Moody’s Investors Service has ranked the top 10 defense programs -- and defense contractors -- that could get hurt by an estimated $1.2 trillion in automatic budget cuts over the next decade, an estimated half of which could come from the defense industry.
The failure of the Joint Select Committee on Deficit Reduction, the Supercommittee, to put forward $1.5 trillion in deficit cuts means the triggers could take effect beginning 2013.
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The automatic cuts would come on top of Defense reductions that Congress has already passed in the Budget Control Act last August, where “the nation’s defense budget faced cuts of more than 10% over the ensuing decade, almost double the amount of previously mandated initial cuts,” Moody’s says. Those cuts come in at an estimated $492 billion over the next ten years.
Moody’s adds, however, that before the new automatic triggers automatically kick in, the markets will see yet another “period of prolonged uncertainty throughout 2012, much like this year’s continuing resolution prior to” signing the Budget Control Act “when the US seemed at risk of imminent default.”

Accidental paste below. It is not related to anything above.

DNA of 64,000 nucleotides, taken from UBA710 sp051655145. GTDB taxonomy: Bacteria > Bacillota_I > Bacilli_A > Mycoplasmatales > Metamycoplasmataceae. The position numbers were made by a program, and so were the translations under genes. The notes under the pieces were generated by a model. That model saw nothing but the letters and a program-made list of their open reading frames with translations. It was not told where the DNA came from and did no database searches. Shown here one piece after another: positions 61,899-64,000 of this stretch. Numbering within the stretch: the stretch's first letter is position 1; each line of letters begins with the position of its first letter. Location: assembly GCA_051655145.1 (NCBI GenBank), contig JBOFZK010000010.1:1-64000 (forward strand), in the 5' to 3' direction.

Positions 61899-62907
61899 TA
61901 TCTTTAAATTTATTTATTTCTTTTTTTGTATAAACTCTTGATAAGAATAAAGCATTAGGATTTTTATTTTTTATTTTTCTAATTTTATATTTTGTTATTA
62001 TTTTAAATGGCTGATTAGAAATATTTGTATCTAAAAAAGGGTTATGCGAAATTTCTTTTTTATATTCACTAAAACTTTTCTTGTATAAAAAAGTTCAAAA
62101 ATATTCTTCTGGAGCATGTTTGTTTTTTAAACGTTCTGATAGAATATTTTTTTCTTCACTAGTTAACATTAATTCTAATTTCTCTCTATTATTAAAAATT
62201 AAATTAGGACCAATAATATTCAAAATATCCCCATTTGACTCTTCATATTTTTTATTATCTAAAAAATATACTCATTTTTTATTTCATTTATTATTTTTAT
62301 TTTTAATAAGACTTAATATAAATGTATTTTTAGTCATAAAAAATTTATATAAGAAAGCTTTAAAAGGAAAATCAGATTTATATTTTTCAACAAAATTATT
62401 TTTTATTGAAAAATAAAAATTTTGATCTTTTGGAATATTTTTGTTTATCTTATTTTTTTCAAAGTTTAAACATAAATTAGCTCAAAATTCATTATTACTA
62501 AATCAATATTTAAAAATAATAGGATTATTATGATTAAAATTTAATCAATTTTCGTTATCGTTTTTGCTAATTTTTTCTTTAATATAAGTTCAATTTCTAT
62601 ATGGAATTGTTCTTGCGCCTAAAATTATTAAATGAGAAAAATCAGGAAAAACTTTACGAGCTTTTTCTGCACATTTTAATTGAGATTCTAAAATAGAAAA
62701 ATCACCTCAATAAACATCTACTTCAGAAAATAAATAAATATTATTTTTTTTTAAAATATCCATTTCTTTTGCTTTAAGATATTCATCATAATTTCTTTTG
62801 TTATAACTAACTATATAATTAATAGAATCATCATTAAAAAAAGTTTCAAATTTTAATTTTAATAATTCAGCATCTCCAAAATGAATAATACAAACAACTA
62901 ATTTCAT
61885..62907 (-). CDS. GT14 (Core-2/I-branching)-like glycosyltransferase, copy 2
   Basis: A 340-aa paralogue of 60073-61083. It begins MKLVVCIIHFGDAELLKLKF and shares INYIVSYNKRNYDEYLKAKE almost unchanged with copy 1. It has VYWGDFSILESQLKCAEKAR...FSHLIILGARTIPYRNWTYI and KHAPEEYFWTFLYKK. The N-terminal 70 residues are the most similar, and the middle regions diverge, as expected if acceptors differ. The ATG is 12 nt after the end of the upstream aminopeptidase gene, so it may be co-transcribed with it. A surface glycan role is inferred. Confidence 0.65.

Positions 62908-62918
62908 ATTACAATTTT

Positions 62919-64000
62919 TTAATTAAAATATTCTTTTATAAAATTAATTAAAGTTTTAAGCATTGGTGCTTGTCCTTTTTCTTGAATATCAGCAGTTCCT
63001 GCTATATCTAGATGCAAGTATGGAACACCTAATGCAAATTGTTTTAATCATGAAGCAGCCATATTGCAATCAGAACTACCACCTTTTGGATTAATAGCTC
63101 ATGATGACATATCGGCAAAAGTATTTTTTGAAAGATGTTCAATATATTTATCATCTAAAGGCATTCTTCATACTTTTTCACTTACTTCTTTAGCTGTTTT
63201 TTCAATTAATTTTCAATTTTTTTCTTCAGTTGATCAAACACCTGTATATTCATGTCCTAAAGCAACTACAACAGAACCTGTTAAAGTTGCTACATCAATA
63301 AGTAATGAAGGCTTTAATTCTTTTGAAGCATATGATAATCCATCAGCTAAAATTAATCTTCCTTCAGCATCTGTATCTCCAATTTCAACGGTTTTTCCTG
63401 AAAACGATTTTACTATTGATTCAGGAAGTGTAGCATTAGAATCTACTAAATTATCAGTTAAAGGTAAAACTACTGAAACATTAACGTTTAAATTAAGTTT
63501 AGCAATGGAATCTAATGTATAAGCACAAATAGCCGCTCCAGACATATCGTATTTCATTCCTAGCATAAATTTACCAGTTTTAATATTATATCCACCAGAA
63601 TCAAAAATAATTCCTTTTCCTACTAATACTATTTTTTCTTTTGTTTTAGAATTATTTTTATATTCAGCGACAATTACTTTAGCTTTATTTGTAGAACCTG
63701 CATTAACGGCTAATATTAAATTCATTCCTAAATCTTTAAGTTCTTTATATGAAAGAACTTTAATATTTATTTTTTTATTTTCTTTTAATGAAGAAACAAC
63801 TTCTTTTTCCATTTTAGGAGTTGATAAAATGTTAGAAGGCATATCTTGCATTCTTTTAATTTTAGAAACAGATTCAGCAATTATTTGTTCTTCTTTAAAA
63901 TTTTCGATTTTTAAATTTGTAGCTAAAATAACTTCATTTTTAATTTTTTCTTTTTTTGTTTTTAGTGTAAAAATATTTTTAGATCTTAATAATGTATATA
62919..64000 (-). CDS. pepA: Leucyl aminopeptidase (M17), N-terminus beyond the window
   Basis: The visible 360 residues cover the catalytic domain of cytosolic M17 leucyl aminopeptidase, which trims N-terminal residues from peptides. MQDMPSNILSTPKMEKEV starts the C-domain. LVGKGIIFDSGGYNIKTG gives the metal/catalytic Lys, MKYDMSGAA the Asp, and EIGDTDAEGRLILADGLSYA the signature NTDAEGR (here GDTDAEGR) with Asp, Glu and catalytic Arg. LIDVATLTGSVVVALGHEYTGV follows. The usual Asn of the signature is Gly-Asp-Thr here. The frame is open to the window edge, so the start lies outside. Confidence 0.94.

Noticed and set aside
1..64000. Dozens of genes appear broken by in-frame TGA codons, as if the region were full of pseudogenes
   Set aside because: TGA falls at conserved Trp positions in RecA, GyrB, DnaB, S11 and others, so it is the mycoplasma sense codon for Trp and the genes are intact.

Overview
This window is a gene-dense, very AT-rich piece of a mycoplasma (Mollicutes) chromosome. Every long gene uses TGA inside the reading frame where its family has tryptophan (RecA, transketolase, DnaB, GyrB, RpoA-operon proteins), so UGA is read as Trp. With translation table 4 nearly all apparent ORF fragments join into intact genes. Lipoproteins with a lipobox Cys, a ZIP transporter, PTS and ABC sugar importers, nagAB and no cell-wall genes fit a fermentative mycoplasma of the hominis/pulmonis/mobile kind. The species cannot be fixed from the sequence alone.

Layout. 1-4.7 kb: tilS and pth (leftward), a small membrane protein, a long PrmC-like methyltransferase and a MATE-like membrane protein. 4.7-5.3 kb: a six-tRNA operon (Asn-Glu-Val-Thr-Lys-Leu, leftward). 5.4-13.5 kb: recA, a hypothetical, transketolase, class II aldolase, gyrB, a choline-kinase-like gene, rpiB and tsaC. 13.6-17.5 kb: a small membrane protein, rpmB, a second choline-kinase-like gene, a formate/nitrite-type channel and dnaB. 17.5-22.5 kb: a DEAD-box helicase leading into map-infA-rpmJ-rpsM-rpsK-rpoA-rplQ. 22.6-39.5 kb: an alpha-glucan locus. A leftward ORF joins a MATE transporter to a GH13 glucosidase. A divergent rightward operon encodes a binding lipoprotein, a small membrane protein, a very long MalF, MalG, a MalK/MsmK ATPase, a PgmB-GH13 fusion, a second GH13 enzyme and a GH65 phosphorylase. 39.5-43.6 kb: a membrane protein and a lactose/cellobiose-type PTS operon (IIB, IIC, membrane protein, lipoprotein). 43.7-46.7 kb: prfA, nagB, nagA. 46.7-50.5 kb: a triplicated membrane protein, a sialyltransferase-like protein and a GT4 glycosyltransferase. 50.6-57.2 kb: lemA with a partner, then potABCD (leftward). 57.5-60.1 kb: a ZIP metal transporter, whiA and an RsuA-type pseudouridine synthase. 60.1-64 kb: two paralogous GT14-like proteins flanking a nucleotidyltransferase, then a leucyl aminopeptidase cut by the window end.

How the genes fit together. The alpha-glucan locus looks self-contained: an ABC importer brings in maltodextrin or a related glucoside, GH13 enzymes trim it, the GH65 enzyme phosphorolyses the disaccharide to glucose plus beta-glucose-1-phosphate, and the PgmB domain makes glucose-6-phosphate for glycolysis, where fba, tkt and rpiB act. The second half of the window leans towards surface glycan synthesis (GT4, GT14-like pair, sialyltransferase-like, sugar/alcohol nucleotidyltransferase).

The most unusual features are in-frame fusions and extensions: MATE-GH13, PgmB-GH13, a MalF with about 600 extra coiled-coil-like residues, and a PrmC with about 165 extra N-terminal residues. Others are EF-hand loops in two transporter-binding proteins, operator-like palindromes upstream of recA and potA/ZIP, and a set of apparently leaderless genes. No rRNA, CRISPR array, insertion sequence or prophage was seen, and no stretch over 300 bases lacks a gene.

Moody’s also notes that “defense contractors have already shown signs of the adverse effect of these various political showdowns,” including “increasing pricing pressure and delays in government awards contributing to organic sales declines in the low- to mid-single-digit percentage this year.”
And Moody’s notes that “all the more troubling is that these events have occurred before the implementation of any real cuts” and “the fallout still to be felt from rapidly declining wartime spending, particularly given the likely accelerated withdrawal of US armed forces from Iraq and Afghanistan."
Here is Moody’s ranking of the 10 defense programs facing the knife, based on the Defense Department’s 2012 budget request: